To me, when that first, when the decision first came down, there was a lot of head-scratching and gnashing of teeth within the Corps of Engineers, because… you know, you’ve read the decision and everything, and we had to put it into guidance. And so we came out with this JD Form guidebook, a nine-page JD form. To me, at the end of the day, I still think we’re being fairly consistent… I think we’re still regulating what the Clean Water Act wants us to regulate and what Congress wanted. That’s my opinion, and I think the Corps’ philosophy has always been, in most instances where I’ve seen it is, if there’s any question about jurisdiction, generally we’ve erred on the side… we’ve been conservative, and not regulated. I know everyone reads a lot in the newspaper about how we’re going to regulate every drainage ditch on every farmer’s property. But in my experience, most Corps districts have been pretty sensible in interpreting the regulations and knowing when we’re walking a thin line between jurisdiction and non-jurisdiction.
In other words, the agency reacted to the confusion by establishing guidance and protocols, and now things aren’t so confusing any more. Of course, the latter part of that quote might seem consistent with the common charge, usually from environmentalists, that the Army Corps has fixed the confusion by regulating too little. But I heard plenty of indications to the contrary. For example, one district chief, describing her district’s practices with respect to headwater streams (natural features, not artificial drainage ditches), told me:
Even in Clean Water Act guidance that they’re proposing to make… you know, what’s jurisdictional, to us, it’s not changing what we do here very much. You read all this stuff in the paper like, “Oh my gosh! Y’all are taking everything now!” Well, we already were taking everything here in this district, practically.
And is the Army Corps providing consistency in those determinations? This particular chief thought her district might be a bit of an outlier, at least compared to districts where larger wetlands and waterways are abundant. But the general answer to my are-your-JDs-consistent questions was an emphatic yes, with the caveat that aquatic resources themselves are quite different across the country. Indeed, my sense, often, was that people were a little bit annoyed that I would even ask, and at the whole debate surrounding the new rule. As one regulatory district chief explained:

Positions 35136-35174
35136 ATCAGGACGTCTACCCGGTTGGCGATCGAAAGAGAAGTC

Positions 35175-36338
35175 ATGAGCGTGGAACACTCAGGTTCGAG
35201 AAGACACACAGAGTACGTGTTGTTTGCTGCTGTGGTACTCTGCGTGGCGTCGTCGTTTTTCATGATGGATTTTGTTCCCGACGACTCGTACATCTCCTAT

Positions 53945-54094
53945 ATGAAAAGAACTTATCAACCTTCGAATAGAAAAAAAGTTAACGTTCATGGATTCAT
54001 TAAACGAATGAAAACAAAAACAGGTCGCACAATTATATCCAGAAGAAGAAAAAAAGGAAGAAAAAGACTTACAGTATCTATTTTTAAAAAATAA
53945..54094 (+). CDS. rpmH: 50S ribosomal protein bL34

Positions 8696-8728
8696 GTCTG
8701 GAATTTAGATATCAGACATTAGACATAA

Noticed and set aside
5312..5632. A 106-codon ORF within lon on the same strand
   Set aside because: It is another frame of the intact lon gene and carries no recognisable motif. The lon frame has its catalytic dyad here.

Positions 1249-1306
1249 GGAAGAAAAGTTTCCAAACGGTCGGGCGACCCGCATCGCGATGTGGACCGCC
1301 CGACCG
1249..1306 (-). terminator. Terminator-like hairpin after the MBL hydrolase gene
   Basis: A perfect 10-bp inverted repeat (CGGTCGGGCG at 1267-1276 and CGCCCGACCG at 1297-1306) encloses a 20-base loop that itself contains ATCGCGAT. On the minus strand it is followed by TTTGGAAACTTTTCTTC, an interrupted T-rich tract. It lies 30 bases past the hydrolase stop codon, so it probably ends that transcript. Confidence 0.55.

With ephemeral headwater streams, I think that’s one of the biggest issues that we have as far as a perception of different implementation. If you ask the question “how do you determine headwater determination for ephemeral channels?” and you may get a couple sentences of narrative of what may be perceived as different, but when you’re in the field together everyone stops at the same point. I often find that it’s confusing and frustrating when you’re talking and you’re not in the field. So I think we’re actually closer than we think we are. It’s when you’re sitting an office and looking at a picture or just talking about things. And one district may have something in mind of what they thing an ephemeral stream is and you know we have something different in mind and ultimately I think when we’re in the field and not labeling things our calls are the same.
Not everyone agreed with this view. One EPA staff member, for example, said (after offering several caveats about the Corps’ professionalism and his respect for the agency) that he thought jurisdiction was asserted more broadly, particularly with ephemeral streams and seasonal wetlands, along the coasts than in the interior of the country. And a few Corps staff did say they would expect some differences from place to place. But the majority view seemed to be that the new rule would really just provide greater clarity about what already is present and consistent practice.
So what does that mean for the new rule? I think it matters, because providing clarity is hardly ever a bad thing. And there are likely to be a few places where it leads to greater protection of headwater streams. But on the whole, the new rule matters less than the public reaction might lead one to believe.
- Dave Owen